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5 March 2018updated 09 Sep 2021 4:58pm

The women who died abroad – and the families still waiting to find out how it happened

Julie Pearson’s body was badly bruised. Kirsty Maxwell’s last moments are clouded in mystery. 

By Hannah Bardell

Imagine you have a daughter, niece, a sister, or a wife. She is happy and healthy and has her whole life in front of her: holidays to be enjoyed and new experiences to be had. Then that lovely, bright girl that you know dies suddenly. Far too young. You cannot comprehend that she is gone, forever. Not only has she been robbed of the rest of her life but has died away from home, in a country whose language you cannot speak or read, in unexplained circumstances.

This was the experience of the families of Julie Pearson and Kirsty Maxwell.

Julie Pearson died aged 38 in Israel. Her friends claim her ex-boyfriend, who had been jailed briefly for a previous assault, beat her so badly that she died the next day. Kirsty Maxwell, 27, was newly married to her husband Adam. She was on holiday in Benidorm, Spain, with friends when she fell to her death from a balcony on the 10th floor of the block of apartments where she’d been staying.

For Julie’s family, the autopsy report (which was in Hebrew) said, when they eventually managed to get it translated, that she died of “natural causes”. In Kirsty’s case, her family is still struggling to piece together the full details of her last moments, largely because the Spanish police failed to interview key witnesses and initiate major crime scene protocols and procedures. What we do know, however, is the men who have been questioned, and who we believe hold the key to understanding what happened, live in England.

The deaths of both women have not been properly investigated by police in Israel and Spain. The flow of communication from the Foreign Office has at times been patchy and lacking in clarity. Neither case appears to have followed the processes or standards of the country where their deaths happened, never mind the kind of standards expected in the nations of the UK.

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Following Julie’s death, and largely because of erroneous and inaccurate claims that were made by the authorities in Israel, her family took the brave step of releasing photographs of her badly beaten and bruised body. Those images are deeply distressing, but the family felt they had no choice: remember that the autopsy report, which the family believe is deeply flawed, claimed that Julie had died of, “natural causes”. The bruising and damage to Julie’s beautiful face in my view indicates a very different story.

In Kirsty’s case we have been chasing the whereabouts of the clothes that were on Kirsty’s body when she died – and only found out very recently that these key pieces of evidence have been destroyed by the Spanish authorities.

Although the investigation of a death abroad is primarily a matter for the authorities of that country, the following of basic procedures, such as how families are informed of the death of their loved one and how they are supported and assisted by the British consular service, is key.

In the case of Kirsty’s family, her husband Adam received a call from Spanish police to say Kirsty was dead. Adam told me he actually thought it was a prank call. Julie’s family learned of Julie’s death through informal channels. It was Julie’s aunt Deborah who brought the news of Julie’s death to the attention of the Foreign & Commonwealth Office.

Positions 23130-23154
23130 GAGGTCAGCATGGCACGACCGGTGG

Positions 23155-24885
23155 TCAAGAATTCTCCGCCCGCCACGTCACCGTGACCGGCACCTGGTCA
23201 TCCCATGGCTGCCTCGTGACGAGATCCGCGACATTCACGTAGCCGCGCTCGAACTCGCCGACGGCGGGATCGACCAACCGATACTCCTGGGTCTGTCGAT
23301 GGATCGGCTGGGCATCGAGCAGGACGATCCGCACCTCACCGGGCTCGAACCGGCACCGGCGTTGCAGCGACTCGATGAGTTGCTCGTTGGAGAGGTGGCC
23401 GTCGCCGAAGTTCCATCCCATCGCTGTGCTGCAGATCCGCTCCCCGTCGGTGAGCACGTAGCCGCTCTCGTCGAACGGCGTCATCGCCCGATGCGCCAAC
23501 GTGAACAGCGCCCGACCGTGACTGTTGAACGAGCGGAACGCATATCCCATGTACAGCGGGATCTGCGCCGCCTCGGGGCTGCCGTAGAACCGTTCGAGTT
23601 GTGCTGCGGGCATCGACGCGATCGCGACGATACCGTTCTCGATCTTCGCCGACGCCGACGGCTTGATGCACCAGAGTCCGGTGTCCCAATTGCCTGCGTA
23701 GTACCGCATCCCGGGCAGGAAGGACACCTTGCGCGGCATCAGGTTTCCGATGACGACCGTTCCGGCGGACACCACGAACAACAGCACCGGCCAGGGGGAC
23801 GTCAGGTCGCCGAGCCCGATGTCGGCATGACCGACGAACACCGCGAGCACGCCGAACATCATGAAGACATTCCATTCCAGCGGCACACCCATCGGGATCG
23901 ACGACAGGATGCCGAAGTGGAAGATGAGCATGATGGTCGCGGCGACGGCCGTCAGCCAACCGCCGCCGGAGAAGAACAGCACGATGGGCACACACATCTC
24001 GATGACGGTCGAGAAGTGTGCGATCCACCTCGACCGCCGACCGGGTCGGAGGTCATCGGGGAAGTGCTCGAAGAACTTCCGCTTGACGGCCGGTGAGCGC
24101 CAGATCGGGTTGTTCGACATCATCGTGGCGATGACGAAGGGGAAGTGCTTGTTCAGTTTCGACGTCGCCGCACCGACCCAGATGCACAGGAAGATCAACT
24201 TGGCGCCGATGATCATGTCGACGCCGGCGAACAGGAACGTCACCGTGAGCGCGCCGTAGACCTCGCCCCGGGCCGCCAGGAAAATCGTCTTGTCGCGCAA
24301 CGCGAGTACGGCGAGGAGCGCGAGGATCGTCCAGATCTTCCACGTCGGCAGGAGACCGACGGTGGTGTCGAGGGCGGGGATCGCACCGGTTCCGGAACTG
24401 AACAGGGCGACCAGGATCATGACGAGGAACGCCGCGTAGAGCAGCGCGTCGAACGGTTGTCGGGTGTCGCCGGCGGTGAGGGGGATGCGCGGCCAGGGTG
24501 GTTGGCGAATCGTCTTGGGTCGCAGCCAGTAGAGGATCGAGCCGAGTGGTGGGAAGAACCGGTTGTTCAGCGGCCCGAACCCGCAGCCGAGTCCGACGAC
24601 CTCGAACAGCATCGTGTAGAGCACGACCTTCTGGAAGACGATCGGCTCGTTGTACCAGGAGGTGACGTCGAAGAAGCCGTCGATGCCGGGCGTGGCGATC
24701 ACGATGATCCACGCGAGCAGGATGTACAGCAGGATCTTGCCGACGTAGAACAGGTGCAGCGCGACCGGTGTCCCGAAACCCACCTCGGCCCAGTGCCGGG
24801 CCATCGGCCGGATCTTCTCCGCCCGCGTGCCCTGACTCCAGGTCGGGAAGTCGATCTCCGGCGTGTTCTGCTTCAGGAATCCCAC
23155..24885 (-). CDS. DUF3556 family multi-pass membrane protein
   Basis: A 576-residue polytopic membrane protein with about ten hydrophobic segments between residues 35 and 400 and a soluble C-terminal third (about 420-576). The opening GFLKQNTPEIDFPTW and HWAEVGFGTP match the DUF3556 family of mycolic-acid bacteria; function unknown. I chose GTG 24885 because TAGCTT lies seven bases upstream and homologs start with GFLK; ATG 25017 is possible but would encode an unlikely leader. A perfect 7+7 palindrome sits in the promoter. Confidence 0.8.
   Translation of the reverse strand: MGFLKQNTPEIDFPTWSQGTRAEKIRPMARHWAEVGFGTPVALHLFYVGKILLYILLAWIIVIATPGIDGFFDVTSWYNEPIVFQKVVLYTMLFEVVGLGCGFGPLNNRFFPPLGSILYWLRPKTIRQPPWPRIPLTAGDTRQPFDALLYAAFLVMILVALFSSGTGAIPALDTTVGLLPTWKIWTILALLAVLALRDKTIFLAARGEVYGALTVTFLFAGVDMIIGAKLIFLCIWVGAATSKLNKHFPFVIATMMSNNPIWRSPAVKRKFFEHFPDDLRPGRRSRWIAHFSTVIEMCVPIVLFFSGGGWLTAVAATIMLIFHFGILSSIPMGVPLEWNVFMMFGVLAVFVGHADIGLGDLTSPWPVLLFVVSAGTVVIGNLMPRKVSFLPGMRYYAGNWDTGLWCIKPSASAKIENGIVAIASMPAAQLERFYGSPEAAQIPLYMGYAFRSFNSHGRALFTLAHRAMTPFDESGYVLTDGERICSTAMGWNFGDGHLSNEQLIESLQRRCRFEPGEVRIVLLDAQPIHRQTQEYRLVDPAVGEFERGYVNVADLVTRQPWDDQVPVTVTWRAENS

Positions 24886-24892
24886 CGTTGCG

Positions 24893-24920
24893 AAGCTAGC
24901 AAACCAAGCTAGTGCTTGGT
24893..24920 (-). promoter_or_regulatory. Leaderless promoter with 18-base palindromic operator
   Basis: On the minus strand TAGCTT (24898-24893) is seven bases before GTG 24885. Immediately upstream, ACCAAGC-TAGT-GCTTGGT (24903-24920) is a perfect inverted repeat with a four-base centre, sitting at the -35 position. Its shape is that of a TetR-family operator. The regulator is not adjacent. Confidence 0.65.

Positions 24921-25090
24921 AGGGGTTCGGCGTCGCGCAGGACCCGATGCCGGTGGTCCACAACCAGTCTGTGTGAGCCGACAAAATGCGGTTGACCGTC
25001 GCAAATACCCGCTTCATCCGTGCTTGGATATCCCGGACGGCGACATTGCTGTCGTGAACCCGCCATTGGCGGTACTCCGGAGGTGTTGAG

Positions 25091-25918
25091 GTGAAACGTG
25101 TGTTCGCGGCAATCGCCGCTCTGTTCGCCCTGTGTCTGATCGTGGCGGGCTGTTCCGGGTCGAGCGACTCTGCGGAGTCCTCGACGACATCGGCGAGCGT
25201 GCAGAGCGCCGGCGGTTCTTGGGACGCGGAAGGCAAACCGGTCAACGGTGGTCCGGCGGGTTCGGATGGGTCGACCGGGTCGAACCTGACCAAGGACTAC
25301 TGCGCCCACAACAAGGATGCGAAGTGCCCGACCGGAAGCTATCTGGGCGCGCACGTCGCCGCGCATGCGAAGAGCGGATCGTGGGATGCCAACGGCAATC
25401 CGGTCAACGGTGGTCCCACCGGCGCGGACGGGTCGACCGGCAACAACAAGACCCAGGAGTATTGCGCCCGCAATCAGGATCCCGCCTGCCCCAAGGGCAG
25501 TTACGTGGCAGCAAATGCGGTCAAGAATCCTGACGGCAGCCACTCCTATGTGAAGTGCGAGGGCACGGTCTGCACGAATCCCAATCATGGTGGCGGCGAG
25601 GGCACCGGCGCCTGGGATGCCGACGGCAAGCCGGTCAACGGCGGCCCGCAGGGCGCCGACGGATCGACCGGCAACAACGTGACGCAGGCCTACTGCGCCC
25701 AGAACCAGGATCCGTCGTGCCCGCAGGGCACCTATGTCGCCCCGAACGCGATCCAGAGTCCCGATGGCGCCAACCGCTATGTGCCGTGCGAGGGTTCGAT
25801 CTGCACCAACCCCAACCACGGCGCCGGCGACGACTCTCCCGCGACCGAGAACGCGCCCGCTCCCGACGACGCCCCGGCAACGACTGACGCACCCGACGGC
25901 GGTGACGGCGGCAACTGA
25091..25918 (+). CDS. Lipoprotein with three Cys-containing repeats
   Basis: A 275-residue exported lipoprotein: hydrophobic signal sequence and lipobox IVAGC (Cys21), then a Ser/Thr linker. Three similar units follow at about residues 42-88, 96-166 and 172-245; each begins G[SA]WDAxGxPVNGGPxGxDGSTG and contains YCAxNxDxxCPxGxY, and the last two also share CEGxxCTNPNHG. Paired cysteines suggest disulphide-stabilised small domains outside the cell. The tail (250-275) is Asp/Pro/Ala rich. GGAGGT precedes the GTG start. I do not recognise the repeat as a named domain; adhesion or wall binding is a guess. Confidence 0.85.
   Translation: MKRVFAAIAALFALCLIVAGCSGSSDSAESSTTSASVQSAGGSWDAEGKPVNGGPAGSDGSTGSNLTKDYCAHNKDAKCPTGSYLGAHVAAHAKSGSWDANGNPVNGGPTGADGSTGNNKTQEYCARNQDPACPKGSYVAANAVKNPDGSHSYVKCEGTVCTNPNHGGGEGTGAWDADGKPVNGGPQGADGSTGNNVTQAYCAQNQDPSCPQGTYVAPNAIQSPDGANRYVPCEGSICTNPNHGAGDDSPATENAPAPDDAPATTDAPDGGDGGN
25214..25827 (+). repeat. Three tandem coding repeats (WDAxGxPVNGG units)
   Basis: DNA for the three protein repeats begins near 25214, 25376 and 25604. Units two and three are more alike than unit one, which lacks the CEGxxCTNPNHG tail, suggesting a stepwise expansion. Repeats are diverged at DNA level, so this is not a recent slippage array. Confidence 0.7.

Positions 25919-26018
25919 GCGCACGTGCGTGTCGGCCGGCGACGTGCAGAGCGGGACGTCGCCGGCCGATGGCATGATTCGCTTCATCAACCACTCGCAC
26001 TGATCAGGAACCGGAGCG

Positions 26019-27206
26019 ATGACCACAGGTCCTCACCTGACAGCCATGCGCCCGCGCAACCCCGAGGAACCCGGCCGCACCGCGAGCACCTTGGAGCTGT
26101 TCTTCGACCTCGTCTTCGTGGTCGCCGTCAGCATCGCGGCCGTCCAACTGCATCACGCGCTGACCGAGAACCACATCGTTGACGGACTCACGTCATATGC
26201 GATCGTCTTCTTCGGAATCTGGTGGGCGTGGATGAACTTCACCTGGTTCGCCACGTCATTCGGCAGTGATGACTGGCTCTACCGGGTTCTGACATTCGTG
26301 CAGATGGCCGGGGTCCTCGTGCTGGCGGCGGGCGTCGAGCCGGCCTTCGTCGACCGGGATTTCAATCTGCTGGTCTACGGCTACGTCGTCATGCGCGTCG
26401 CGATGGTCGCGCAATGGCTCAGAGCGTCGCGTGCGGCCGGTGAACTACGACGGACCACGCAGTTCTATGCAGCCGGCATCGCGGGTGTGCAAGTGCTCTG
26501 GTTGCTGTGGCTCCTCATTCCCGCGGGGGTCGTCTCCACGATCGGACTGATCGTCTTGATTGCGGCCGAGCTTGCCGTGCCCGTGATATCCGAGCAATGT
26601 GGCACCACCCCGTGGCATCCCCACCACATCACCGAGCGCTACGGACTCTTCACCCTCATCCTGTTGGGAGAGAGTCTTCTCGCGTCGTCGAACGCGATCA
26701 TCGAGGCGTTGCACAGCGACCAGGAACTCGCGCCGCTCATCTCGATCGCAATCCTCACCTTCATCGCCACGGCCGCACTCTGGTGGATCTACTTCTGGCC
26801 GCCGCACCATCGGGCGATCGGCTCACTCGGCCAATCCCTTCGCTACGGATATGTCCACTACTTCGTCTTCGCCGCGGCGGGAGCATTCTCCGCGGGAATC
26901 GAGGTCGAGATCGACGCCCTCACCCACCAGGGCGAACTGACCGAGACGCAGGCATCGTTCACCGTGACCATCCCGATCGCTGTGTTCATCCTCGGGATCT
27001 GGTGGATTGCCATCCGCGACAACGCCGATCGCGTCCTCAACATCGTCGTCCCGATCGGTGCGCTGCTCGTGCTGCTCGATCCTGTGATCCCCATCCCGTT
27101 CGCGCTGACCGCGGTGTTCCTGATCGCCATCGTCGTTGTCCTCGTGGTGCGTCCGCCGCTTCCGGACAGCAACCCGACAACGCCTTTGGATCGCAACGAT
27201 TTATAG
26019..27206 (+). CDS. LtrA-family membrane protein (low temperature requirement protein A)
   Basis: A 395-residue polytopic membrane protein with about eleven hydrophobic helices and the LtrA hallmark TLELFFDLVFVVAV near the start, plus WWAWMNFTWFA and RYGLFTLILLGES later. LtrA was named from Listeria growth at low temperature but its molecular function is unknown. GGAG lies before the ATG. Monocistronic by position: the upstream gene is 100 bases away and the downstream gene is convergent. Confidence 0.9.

Deborah told me recently that the British consulate denied ever having received a letter from myself or her requesting pressure was put on to return Julie’s personal belongings. More than two years on, Julie’s personal effects have only just been passed to her family. Yet this should be a very basic but absolutely vital service rendered to a grieving family.

Despite my letters and questions to the British Prime Minister (first David Cameron and later Theresa May) who pledged support, letters to the Israeli Prime Minister, the Israeli Ambassador (who offered to meet the family), the Spanish Minister of Interior, the FCO, the Lord Advocate in Scotland (who wished to help but has no jurisdiction), the Crown Office and Procurator Fiscal Service, very little help seems available for either family. I want to change that.

When you get elected, you have many ideas about what issues to champion. However so often, and quite rightly, you are guided by the issues your constituents bring to you. For my part, I cannot continue to just “do my best” and accept the system as it is for the two families whose loved ones have died abroad. The system is failing them and needs to be fixed. That’s why last week I led an adjournment debate on deaths abroad of British nationals in suspicious circumstances, and why very shortly at Westminster, I’ll be setting up the All Party-Parliamentary Group on Deaths Abroad and Consular Services.

There was cross-party consensus at my debate that we need better processes and consular support for families who lose a loved one abroad. Members from across the chamber spoke movingly and passionately about their frustrations with the consular system. We all have the highest regard for staff at the FCO, but they need the tools, the framework and the resources to do the very best job they can.

No family should have to endure what the families of Kirsty Maxwell and Julie Pearson have endured. In memory of them and for the sake of the families of the future, I hope to be part of a cross party movement that will make it better.

Hannah Bardell is the SNP MP for Livingston.

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